The Uyghur Forced Labor Prevention Act goes into effect today, almost a year after the bill was signed into law by President Joe Biden.
The Act, which first passed the Senate in July, serves as a mechanism for the U.S. to prevent goods made with forced labor in Xinjiang, China from entering the U.S. According to a summary, the bill “imposes importation limits on goods produced using forced labor in the Xinjiang Uyghur Autonomous Region in China and imposes sanctions related to such forced labor.”
China has been accused of detaining more than a million Uyghurs and other mostly Muslim minorities in the country’s far western Xinjiang Uyghur Autonomous Region, where they are allegedly working in conditions of forced labor, according to the U.S. Department of Labor.
Fashion and retail industry leaders applauded the Act in a joint statement issued today by the American Apparel & Footwear Association, National Retail Federation, Retail Industry Leaders Association and The United States Fashion Industry Association.
“Our members have a zero tolerance for forced labor and will continue to make every effort to mitigate, root out, eliminate and prevent forced labor in their supply chains, the groups said. “The UFLPA is a key component of a broad global strategy and our shared goal to end forced labor. We look forward to an increased partnership with U.S. Customs and Border Protection and the U.S. government’s Forced Labor Enforcement Task Force as industry works to amplify the U.S. government’s efforts to eliminate forced labor in the Xinjiang Uyghur Autonomous Region.”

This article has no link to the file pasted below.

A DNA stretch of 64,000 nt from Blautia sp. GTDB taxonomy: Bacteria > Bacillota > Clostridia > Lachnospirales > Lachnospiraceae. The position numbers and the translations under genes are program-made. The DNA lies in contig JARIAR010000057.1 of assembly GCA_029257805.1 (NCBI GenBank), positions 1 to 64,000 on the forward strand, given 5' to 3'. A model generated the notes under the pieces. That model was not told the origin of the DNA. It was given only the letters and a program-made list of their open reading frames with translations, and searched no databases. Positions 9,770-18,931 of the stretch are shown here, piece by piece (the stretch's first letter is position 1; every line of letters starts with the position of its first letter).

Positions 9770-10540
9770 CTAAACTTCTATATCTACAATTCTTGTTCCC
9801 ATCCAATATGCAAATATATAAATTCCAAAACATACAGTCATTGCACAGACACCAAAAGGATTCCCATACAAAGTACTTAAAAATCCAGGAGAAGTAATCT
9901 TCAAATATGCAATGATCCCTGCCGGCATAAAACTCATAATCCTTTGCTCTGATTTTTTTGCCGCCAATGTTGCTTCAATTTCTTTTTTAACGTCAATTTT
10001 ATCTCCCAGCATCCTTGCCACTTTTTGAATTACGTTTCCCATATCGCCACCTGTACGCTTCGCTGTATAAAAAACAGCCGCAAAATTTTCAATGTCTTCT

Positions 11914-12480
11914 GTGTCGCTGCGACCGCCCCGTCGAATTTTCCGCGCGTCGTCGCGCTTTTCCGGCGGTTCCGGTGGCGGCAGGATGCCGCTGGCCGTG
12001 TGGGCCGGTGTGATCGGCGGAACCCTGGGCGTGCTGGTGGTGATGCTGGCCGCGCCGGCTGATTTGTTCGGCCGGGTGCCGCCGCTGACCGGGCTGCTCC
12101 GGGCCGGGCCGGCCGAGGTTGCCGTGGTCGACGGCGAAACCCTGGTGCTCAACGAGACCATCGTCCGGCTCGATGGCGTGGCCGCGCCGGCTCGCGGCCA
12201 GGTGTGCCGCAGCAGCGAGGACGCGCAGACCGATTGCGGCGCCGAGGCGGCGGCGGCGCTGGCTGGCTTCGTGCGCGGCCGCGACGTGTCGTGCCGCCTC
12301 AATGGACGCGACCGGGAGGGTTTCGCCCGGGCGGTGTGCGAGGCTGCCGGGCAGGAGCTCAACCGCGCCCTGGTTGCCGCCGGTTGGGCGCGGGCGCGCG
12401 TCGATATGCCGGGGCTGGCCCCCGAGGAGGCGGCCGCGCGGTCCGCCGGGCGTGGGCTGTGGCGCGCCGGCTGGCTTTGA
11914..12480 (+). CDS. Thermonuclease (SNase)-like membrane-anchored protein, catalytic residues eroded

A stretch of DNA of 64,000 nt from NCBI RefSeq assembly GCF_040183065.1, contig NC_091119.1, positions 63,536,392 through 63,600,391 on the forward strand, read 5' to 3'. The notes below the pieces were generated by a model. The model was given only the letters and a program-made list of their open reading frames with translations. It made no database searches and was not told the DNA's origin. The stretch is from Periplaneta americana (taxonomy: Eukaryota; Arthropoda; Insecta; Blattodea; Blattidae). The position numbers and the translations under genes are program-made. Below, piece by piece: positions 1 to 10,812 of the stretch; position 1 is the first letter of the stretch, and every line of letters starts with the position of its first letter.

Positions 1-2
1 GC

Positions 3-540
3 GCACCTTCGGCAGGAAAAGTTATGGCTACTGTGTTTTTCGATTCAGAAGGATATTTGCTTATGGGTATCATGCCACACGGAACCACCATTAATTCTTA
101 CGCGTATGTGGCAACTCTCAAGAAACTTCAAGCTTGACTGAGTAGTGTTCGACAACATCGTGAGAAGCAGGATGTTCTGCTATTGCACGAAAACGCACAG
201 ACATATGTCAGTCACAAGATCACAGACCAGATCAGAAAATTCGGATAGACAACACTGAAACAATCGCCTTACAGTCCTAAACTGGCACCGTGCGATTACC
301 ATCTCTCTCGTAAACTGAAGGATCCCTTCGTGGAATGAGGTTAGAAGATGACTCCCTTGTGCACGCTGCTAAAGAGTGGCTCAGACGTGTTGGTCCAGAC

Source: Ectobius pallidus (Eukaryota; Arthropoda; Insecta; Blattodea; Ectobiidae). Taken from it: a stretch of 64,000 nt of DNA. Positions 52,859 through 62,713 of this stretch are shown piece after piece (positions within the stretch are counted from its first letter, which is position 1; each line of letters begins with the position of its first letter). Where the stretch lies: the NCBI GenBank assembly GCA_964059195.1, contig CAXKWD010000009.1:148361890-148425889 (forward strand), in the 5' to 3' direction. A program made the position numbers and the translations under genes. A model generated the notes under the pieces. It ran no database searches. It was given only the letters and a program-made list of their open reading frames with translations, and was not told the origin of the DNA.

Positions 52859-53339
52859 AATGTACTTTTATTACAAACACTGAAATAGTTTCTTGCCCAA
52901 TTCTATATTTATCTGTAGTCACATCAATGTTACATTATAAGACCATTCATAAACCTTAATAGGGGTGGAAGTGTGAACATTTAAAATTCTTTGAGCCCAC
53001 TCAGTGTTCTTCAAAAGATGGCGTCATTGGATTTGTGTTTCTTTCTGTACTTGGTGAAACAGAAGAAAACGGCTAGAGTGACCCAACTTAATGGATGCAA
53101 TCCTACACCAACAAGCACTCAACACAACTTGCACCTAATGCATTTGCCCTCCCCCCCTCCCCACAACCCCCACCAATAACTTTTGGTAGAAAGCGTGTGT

Major athletic and companies such as Nike and Adidas — which manufacture in China — have come under fire in recent years from customers and human right groups expressing concern over their potential use of forced labor. In December, the European Center for Constitutional and Human Rights (ECCHR) filed a complaint in the Netherlands, alleging that Patagonia, Nike and two other brands may have benefited from forced labor among the Uyghur population in China’s Xinjiang province. ECCHR called on the Dutch Public Prosecutor to further investigate these alleged human rights violations from these companies that have headquarters in the Netherlands.
Nike has stated that it does not source products from the Xinjiang Uyghur Autonomous Region (XUAR). Nike has stated that its Code of Conduct and Code Leadership Standards prohibit forced or indentured labor. Nike said it has found no evidence of Uyghur or other ethnic minority from XUAR employment in its supply chain.
At the same time, some brands that have taken a stance against using labor sourced for the Xinjiang region have also faced criticism in China. In March 2021, Nike, Adidas and H&M came under fire in China for statements that were issued months prior against the alleged forced labor in the region. Some Chinese brand ambassadors ended their affiliations with these respective brands and social media users on Weibo accused the brands of smearing China.